US352060A - Combined organ and piano - Google Patents

Combined organ and piano Download PDF


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US352060A US352060DA US352060A US 352060 A US352060 A US 352060A US 352060D A US352060D A US 352060DA US 352060 A US352060 A US 352060A
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    • G10C5/00Combinations with other musical instruments, e.g. with bells or xylophones


(No Model.) 2 Sheets-Sheet 1.
No. 352.060. Patented Nov. 2, 1886.
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No. 352,060. Patented Nov. 2, 1886'.
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SPECIFICATION forming partof Letters Patent No. 352,060, dated November 2,1886. Application filed November 4, 1885. Serial No. 181,847. (No model.) Patented in England September 7, 1885, No. 10,574.
To aZZ whom it may concern:
Be it known that 1, ROBERT ALEXANDER KEMP, musical-instrument maker, a subject of the Queen of Great Britain, and a resident of London, England, have invented new and use ful Improvements in and Relating to Oombined Reed and String Musical Instruments,
(for which I have obtained a patent in Great Britain, No. 10,574, bearing date September 7, 1885,) of which the following is a specification, reference being had to the accompanying drawings.
Myinvention relates to musical instruments in which the mechanism of an ordinary pianoforte is combined with that of a reed-organ.
The objects of the said invention are to improve the quality of tone and obtain a compact and convenient form and arrangement of the parts or such instruments.
My improvements are applicable to upright or grand piano-fortes, either in the course of or subsequently to their construction,and also to old or existing instruments. In the case of ordinary upright piano-forties the said improvements can be applied without increasing the size of the instrument or altering its general external appearance.
In the accompanying drawings Ihave shown 110w my improvements may be conveniently and advantageously applied to an upright piano-forte.
Figure l is a vertical transverse section of the instrument. Fig. 2 shows a portion of Fig. 1 drawn to an enlarged scale. Fig. 3 is a plan of the air-chamber of the reed apparatus with some of the parts removed. Fig. 4 is a front elevation illustrating various details of construction. Fig. 5 is a plan showing parts of the reed-operating mechanism. Fig. 6 is a vertical longitudinal section, drawn to an enlarged scale, of the tremolo, hereinafter described.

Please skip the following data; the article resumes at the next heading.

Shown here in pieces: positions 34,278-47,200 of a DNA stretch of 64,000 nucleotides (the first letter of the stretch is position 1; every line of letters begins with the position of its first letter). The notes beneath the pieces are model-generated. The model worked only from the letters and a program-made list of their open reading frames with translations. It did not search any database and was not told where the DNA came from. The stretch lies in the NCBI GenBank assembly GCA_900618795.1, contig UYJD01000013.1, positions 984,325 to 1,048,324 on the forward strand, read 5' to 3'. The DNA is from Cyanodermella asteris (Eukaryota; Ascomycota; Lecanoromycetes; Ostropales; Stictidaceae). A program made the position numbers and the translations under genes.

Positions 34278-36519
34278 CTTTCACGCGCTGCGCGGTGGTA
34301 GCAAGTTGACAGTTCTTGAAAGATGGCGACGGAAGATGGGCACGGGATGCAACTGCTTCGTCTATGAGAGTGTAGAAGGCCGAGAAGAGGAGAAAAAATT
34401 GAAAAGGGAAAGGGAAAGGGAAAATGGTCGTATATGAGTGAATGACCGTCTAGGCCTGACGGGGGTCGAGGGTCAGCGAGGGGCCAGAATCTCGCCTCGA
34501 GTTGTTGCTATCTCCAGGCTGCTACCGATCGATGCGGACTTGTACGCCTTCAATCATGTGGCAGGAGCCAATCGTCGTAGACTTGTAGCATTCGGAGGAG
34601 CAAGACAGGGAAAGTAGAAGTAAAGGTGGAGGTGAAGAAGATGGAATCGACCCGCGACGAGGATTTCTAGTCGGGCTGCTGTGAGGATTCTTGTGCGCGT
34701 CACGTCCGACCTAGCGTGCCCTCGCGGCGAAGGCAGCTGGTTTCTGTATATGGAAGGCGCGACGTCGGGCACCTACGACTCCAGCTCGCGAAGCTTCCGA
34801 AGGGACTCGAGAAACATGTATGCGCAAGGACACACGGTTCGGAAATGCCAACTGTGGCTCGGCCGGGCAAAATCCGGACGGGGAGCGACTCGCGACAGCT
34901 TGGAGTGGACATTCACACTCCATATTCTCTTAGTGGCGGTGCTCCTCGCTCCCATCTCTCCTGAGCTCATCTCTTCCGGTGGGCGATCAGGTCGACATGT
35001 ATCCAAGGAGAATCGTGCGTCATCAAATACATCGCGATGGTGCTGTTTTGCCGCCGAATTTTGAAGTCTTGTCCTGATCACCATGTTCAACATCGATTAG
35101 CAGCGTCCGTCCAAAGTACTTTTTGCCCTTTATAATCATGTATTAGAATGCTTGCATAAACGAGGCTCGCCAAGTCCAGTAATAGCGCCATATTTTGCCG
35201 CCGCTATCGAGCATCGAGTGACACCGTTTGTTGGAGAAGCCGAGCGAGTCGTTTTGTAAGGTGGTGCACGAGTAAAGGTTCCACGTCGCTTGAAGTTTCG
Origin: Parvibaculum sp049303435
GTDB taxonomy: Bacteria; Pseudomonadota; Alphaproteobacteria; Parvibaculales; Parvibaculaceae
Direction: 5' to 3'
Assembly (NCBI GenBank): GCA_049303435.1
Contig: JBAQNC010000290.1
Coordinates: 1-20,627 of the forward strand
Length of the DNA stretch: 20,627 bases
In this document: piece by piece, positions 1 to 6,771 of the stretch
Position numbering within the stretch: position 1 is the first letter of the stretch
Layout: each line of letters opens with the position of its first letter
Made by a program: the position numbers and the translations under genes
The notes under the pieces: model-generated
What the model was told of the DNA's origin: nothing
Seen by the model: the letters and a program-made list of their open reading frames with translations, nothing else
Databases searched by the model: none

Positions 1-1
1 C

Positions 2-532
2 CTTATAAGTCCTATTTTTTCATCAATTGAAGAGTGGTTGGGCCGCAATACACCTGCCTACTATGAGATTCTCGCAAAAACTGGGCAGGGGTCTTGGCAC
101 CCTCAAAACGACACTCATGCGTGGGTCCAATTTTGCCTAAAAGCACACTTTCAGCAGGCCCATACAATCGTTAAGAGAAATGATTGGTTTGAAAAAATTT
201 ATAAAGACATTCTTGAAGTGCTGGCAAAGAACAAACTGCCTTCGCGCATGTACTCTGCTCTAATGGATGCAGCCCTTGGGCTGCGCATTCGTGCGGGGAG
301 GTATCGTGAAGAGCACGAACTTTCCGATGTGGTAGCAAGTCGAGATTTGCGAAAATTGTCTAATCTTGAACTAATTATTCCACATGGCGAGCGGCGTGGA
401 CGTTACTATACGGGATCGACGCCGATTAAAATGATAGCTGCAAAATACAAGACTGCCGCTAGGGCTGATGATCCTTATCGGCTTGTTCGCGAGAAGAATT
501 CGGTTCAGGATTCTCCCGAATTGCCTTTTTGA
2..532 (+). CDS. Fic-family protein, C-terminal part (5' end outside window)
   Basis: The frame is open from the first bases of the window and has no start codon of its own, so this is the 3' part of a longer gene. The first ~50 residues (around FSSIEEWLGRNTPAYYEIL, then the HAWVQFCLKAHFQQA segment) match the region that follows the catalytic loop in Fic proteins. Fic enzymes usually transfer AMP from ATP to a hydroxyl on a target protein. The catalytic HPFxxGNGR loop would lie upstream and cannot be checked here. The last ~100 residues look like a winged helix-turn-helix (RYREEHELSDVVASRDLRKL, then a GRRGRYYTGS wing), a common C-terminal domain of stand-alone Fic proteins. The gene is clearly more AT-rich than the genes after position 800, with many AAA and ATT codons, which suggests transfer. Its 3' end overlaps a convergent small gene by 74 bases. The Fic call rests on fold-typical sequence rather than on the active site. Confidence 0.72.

(0 indicates the frame or case of the instrument. bisthesound-board. 00 are the springs. d d are the keys. These parts and the pianoforte action may be of any well known or suit able construction.
0 indicates the bellows of the organ, which in the instrument shown are exhaust-bellows.
f is the air-chamber.
g is one of a series of free reeds, secured in any suitable manner upon the top of the airchamber-jflin front of the sound-board b. Each reed is arranged above an aperture in the top of the air-chamber and within a reed chamber or cell, h. A valve, i, is hinged to the top of the air-chamber beneath each of these apertures, and isfacted upon by a spring, t,which tends to keep the said valve closed. These valves are arranged in combination with the mechanism hereinafter described, and with the keys (1, so that either of the said valves can be opened by depressing the corresponding key. This mechanism is, however so arranged that the organ can be either connected with the keys (I or thrown out of action, as desired. In combination with each valve *5, I provide a plunger, k, and a bent or' cranked lever, Z, oneend of which, when the parts are in the position shown, bears upon the top of the said plunger. A similar plunger, m, is provided beneath each key (1, and bears upon the other end of the corresponding lever, Z. The plungers k m are fitted to slide up and down in suitable guides in a wellknown manner. The bent levers Z are more clearly shown in Fig.5. They consist of pieces of wire bent to the required shape, and fitted in suitable bearings in the lugs or blocks 1, attached to the rail or table a. This rail or table is hinged or pivoted at a to the top of the ainchamber f, and under normal conditions occupies the position indicated by dotted lines in Fig. 1, the organ mechanism being unconnected with the keys (1. The said rail or table is shown in full lines in this figure in the position which it occupies when the organ mechanism is connected with the keys (1. It is raised to and supported in this position by the following means, viz A series of levers, o, are pivoted at 0 to the front of the air-chamber f, and are connected bya rod or link, 0 A knee-lever, p, is pivoted at p, beneath the key-board,and is made with a fork at one end, which engages with the central lever, 0. By moving the lever 19 in one or the other direc tion the rail or table a can be very readily raised or lowered, as required.
When the rail or table a is in its raised position, the plungers m are in contact with the keys (I, as shown in Figs. 1 and 2, and if one of the said keys is depressed the corresponding valve,i,willbe opened by means of the corresponding plungersflc m, and lever Z. WVhen,
however, the rail or table a is lowered,the keys (I, when they are depressed, will not touch the plungers nz. Therefore the key-board of the pianoforte will be in its normal condition and entirely free from or independent of the organ mechanism.
The air-chamber f is made with two apertures, f f, to permit the passage of air from the said chamber to 'the bellows 0. Over the aperturef is fixed a box or casing, q, having an aperture, q, beneath which is arranged a tremolo, q, of the kind usually employed in organs. \Vhen this tremolo is in operation,it produces a wave-like motion of the air in front of the soundboard. A tremolando is thus imparted to both strings and reeds; but the tones of the strings and reeds are so blended that it is sometimes impossible to decide which tones are heardthat is to say, whether the sounds heard are produced by the vibrations of the strings or by the vibrations of the reeds.